Formamidinium-based lead perovskites (FAPbI3) show optimal bandgap absorption, but the formation of their photoactive ‘black phase’ (or α phase) is energetically unfavourable and the resulting perovskite thin films (PTFs) suffer from low stability owing to low crystallinity4. Dopants that are incorporated into the perovskite structure5,6,7,8 modulate the optical and thermodynamic properties of FAPbI3. Among these dopants, MACl reduces perovskite formation energy, stabilizes the black-phase perovskite and favours crystal growth in preferential orientations9. However, unfavourable intermediate phases that negatively affect crystallinity, phase purity and performance are not suppressed simply by doping with MACl. Further tuning of perovskite fabrication by incorporating additives such as ionic liquids results in perovskites with improved device efficiency and stability through passivation of defects, enhancement of crystallinity and phase purity or suppression of film decomposition10,11,12,13,14. Our previous work on ionic liquids has demonstrated that imidazolium-based cations with Lewis-basic nitrile functional groups with highly electronegative Cl anions can greatly enhance PTF stability and efficiency14. In this work, the structurally optimized ionic liquid [Bcmim]Cl was combined with MACl for the formation of high-quality Cs0.05MA0.05FA0.90Pb(I1−xClx)3 perovskite films with uniform, well-oriented grains and improved phase purity, resulting in the fabrication of extremely efficient and stable PSCs and PSMs. The interaction between [Bcmim]Cl and MACl and their respective roles was systematically investigated to explain the underlying mechanisms inducing their positive effects.

[Bcmim]Cl/MACl-containing PSC performance

N-i-p-structured PSCs were fabricated using Cs0.05MA0.05FA0.90Pb(I1−xClx)3 PTFs (Fig. 1a). We evaluated the effects on PSC efficiency of an imidazolium-based ionic liquid series with Cl anions as perovskite additives in combination with MACl. Among the investigated ionic liquids, only [Bcmim]Cl markedly enhanced the efficiency of PSCs (Supplementary Fig. 1). Subsequently, we explored a series of ionic liquids pairing [Bcmim]+ with different anions, including \({{\rm{BF}}}_{4}^{-}\), \({{\rm{PF}}}_{6}^{-}\), I and SCN. Our findings revealed that all of the [Bcmim]+-based ionic liquids substantially increased the efficiency of PSCs (Supplementary Fig. 2), but [Bcmim]Cl still yielded the highest efficiency. Consequently, we focused our research on the [Bcmim]Cl/MACl system. The concentrations of MACl and [Bcmim]Cl were optimized (0–60 mol% and 0–1.4 mol%, respectively (Supplementary Figs. 3 and 4)). The PSCs containing 20 mol% MACl and 0.6 mol% [Bcmim]Cl (‘target’) achieved an average power conversion efficiency (PCE) of 25.21 ± 0.16% with a short-circuit current density (JSC) of 25.71 ± 0.06 mA cm−2, an open-circuit voltage (VOC) of 1.17 ± 0.01 V and a fill factor (FF) of 83.97 ± 0.37%. These values are much higher than those of the devices with 20 mol% MACl but without [Bcmim]Cl (‘control’). The improvement in PCE was primarily attributed to enhanced FF and VOC, whereas the JSC exhibited little difference across the groups (Supplementary Fig. 4).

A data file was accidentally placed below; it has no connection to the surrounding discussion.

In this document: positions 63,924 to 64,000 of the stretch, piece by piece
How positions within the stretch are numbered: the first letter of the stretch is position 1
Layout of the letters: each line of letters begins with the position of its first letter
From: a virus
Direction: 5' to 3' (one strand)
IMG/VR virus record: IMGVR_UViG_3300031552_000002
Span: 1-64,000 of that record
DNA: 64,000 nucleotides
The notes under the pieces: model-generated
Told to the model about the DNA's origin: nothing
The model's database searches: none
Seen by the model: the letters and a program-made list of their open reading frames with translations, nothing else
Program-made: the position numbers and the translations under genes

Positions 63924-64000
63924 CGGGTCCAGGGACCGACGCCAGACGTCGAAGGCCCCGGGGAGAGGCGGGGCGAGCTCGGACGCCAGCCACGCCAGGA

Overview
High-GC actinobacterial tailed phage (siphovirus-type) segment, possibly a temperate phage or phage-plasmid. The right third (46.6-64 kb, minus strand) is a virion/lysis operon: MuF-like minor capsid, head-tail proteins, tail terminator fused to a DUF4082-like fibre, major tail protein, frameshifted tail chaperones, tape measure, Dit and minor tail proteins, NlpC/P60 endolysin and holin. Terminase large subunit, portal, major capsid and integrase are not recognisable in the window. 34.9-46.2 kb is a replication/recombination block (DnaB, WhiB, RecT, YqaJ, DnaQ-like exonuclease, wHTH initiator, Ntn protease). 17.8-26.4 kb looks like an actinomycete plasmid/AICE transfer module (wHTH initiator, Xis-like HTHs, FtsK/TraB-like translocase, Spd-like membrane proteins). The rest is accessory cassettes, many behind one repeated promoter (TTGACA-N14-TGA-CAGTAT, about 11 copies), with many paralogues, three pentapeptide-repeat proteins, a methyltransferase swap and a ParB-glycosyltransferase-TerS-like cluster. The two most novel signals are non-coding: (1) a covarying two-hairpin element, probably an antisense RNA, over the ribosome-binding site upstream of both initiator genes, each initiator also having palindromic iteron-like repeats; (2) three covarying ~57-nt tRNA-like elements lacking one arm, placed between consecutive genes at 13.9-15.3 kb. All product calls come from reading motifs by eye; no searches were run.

Fig. 1: PSM structure and photovoltaic performance of the control and target PSMs.
figure 1

a, Cross-sectional SEM image of the target device. Scale bar, 1 μm. b, Picture of one PSM. c, Distribution of short-circuit current (ISC), VOC, FF and PCE. d, Current–voltage (I–V) curves of three consecutive tests from forward and reverse scans for the certified PSM. e, Stabilized power output (SPO) performance of the certified PSM.

PSMs consisting of eight subcells connected in series were prepared (Fig. 1b). The target PSMs exhibited greatly improved performance, achieving an average PCE of 22.78 ± 0.42% over the control PSMs (average PCE of 20.11 ± 0.74%; Fig. 1c) on a 27.22-cm2 aperture area. Independent testing conducted by the Chinese National PV Industry Measurement and Testing Center (NPVM), a reputable certification body15, showed the highest certified PSM performance (Supplementary Table 1). The certified efficiencies of the target PSM were 23.30% ± 0.01% (reverse) and 21.20% ± 0.14% (forward; Fig. 1d and Supplementary Fig. 5). After about 300 s of maximum power point (MPP) tracking, the target PSM demonstrated an average stabilized power output efficiency of 22.50%, eventually stabilizing at 22.97% (Fig. 1e and Supplementary Fig. 6). To address issues associated with scalability and transferability inherent to the spin-coating fabrication method, a blade-coating approach was used, showing that the [Bcmim]Cl/MACl-based PSM still achieves high efficiencies (21.56 ± 0.442%) (Supplementary Fig. 7) and demonstrating its viability for large-scale manufacturing.

[Bcmim]Cl-mediated PPS stabilization